power of attorney

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Power of attorney

A written authorization allowing a person to perform certain acts on behalf of another, such as moving of assets between accounts or trading for a person's benefit.
Copyright © 2012, Campbell R. Harvey. All Rights Reserved.

Power of Attorney

The legal transfer of the authority to act on behalf of another person. That is, power of attorney gives the designee (called an agent) the authority to sign legal documents and manage the finances of the principal in the event of the principal incapacitation. For example, one may designate power of attorney to a relative in case one develops Alzheimer's disease and is unable to manage one's own affairs. The power of attorney may be limited or unlimited; that is, the principal may only allow the person with power of attorney to manage affairs within certain parameters.
Farlex Financial Dictionary. © 2012 Farlex, Inc. All Rights Reserved

power of attorney

A legal document in which a person gives another the power to act for him or her. The authority may be general or it may be restricted to activities such as the handling of security transactions.
Wall Street Words: An A to Z Guide to Investment Terms for Today's Investor by David L. Scott. Copyright © 2003 by Houghton Mifflin Company. Published by Houghton Mifflin Company. All rights reserved. All rights reserved.

Power of attorney.

A power of attorney is a written document that gives someone the legal authority to act for you as your agent or on your behalf. To be legal, it must be signed and notarized.

You may choose to give someone a limited, or ordinary, power of attorney. That authority is revoked if you are no longer able to make your own decisions.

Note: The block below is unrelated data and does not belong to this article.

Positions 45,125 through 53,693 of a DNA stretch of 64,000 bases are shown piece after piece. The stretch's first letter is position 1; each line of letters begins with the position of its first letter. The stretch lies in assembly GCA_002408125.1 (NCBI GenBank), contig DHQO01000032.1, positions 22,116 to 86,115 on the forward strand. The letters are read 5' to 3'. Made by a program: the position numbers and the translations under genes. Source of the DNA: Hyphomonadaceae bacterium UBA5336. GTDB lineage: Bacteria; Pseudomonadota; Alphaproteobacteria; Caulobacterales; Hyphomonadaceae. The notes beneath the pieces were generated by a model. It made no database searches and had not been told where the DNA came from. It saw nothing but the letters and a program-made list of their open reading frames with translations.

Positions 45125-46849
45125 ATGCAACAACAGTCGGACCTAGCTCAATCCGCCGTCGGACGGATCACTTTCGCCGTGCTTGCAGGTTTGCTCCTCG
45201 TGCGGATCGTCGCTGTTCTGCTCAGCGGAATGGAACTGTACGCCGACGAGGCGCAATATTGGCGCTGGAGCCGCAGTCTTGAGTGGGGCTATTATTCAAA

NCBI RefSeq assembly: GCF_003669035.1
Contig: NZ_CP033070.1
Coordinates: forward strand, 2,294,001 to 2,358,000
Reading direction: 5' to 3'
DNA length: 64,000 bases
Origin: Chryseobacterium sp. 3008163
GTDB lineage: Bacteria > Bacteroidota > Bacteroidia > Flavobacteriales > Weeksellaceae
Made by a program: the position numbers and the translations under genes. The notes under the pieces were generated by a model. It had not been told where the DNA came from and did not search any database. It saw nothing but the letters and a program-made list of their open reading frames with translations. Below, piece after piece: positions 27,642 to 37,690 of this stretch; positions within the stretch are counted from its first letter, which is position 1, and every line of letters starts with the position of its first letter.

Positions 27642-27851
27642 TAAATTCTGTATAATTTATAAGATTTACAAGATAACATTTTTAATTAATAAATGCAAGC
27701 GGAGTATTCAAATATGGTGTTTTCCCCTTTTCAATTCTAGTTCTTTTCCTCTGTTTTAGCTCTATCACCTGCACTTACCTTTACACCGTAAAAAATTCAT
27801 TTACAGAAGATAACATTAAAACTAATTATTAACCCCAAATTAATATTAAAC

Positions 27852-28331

In contrast, if you give an attorney, family member, or friend a durable power of attorney, he or she will be able to continue to make decisions for you if you're unable to make them. Not all states allow a durable power of attorney, however.

A springing power of attorney takes effect only at the point that you are unable to act for yourself.

It's a good idea have an attorney draft or review a power of attorney to be sure the document you sign will give the person you're designating the necessary authority to act for you but not more authority than you wish to assign.

You always have the right to revoke the document as long as you are able to act on your own behalf.

Dictionary of Financial Terms. Copyright © 2008 Lightbulb Press, Inc. All Rights Reserved.

power of attorney

A document executed by one person (the principal) authorizing another to act as his or her agent and on his or her behalf for any legal purposes or for specifically defined tasks. The agent is called an attorney in fact.

The Complete Real Estate Encyclopedia by Denise L. Evans, JD & O. William Evans, JD. Copyright © 2007 by The McGraw-Hill Companies, Inc.
References in periodicals archive ?
"In the case of Ramesh and Sandhya, they did not have a POA. Before the incident with Ramesh, the couple had drawn a POA after hiring a lawyer in India.
This is really concerning because it can take up to 14 weeks to get a PoA registered through the court services, by which time it may be too late to have helped."
* Going paperless through e-notarization has enabled applicants to get low-risk PoAs issued via the ministry portal at www.moj.gov.sa without having to visit a notarial office.
It costs PS82 to register, double that if you opt for both types of POA.
The judge read out a statement by the POA, which said: "After the governor of HMP Liverpool issued a notice to staff Clarification On Use Of Force, the POA members agreed to return to work.
Last month, too, Balochistan sports secretary had conceded in the POA general council meeting in Lahore that the venues were ready.
The person who creates a POA is known as the principal.
The principal (party issuing the POA) must have the power it wishes to grant to the attorney.
Insurance firm addresses the confusion IN ASSOCIATION WITH QI HAVE a power of attorney (POA) for my 96-year-old, registered blind, mother.